A Global Estimate of the Size and Location of Informal Settlements

by Anthony Boanada-Fuchs,Monika Kufferand Jota Samper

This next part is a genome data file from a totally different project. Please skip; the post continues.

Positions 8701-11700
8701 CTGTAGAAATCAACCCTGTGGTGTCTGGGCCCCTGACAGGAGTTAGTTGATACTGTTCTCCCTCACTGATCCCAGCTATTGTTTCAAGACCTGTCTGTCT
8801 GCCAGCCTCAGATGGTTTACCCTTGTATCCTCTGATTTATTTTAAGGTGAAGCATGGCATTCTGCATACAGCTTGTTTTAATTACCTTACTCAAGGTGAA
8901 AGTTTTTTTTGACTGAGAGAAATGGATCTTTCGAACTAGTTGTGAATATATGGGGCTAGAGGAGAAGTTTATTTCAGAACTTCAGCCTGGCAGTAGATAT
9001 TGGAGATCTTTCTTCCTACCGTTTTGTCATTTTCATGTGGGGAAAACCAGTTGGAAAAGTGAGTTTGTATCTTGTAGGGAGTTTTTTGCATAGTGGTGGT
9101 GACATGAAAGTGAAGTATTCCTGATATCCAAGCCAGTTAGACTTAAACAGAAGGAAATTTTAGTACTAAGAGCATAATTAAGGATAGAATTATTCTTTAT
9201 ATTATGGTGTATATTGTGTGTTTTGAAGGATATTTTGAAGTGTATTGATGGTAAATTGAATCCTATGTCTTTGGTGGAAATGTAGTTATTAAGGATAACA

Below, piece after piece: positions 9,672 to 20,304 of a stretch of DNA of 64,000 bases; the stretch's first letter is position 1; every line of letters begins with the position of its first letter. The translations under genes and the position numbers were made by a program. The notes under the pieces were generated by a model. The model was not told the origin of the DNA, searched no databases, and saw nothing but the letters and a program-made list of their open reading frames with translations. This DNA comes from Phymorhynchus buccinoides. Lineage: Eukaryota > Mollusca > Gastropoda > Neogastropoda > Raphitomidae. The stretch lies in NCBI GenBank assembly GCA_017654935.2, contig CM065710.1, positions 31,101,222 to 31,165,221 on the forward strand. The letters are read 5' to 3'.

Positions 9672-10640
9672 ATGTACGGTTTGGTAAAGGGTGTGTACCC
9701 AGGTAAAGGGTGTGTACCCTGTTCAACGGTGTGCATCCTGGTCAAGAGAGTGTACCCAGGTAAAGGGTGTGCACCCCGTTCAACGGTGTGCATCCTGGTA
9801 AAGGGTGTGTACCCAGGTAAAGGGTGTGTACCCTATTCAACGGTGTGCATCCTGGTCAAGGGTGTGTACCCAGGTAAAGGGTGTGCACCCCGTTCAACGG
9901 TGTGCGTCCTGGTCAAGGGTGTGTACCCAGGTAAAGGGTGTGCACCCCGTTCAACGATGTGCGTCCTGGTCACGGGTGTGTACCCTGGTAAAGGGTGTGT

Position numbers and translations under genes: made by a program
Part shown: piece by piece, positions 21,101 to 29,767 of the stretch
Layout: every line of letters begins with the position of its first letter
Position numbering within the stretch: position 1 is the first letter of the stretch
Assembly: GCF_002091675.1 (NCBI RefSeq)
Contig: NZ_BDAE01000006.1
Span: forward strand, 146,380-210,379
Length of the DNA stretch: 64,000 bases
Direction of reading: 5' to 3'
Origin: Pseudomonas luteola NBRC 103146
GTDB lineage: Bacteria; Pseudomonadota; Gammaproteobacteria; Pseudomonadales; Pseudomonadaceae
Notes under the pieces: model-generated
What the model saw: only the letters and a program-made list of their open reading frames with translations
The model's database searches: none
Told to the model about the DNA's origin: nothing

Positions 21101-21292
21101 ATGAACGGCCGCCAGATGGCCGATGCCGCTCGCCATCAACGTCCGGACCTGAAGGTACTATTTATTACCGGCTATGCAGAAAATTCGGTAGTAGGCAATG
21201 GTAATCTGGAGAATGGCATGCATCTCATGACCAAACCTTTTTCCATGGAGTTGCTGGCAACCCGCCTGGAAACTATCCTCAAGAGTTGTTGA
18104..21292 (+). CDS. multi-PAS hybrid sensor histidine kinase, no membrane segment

Slums are a structural feature of urbanization, and shifting urbanization trends underline their significance for the cities of tomorrow. Despite their importance, data and knowledge on slums are very limited. In consideration of the current data landscape, it is not possible to answer one of the most essential questions: Where are slums located? The goal of this study is to provide a more nuanced understanding of the geography of slums and their growth trajectories. The methods rely on the combination of different datasets (city-level slum maps, world cities, global human settlements layer, Atlas of Informality). Slum data from city-level maps form the backbone of this research and are made compatible by differentiating between the municipal area, the urbanized area, and the area beyond. This study quantifies the location of slums in 30 cities, and our findings show that only half of all slums are located within the administrative borders of cities. Spatial growth has also shifted outwards. However, this phenomenon is very different in different regions of the world; the municipality captures less than half of all slums in Africa and the Middle East but almost two-thirds of all slums in cities of South Asia. These insights are used to estimate land requirements within the Sustainable Development Goals time frame. In 2015, almost one billion slum residents occupied a land area as large as twice the size of the country of Portugal. The estimated 380 million residents to be added up to 2030 will need land equivalent to the size of the country of Egypt. This land will be added to cities mainly outside their administrative borders. Insights are provided on how this land demand differs within cities and between world regions. Such novel insights are highly relevant to the policy actions needed to achieve Target 11.1 of the Sustainable Development Goals (“by 2030, ensure access for all to adequate, safe and affordable housing and basic services, and upgrade slums”) as interventions targeted at slums or informal settlements are strongly linked to political and administrative boundaries. More research is needed to draw attention to the urban expansion of cities and the role of slums and informal settlements. Keywords: informal settlements; global estimates of slums; remote sensing; land coverage; Sustainable Development Goals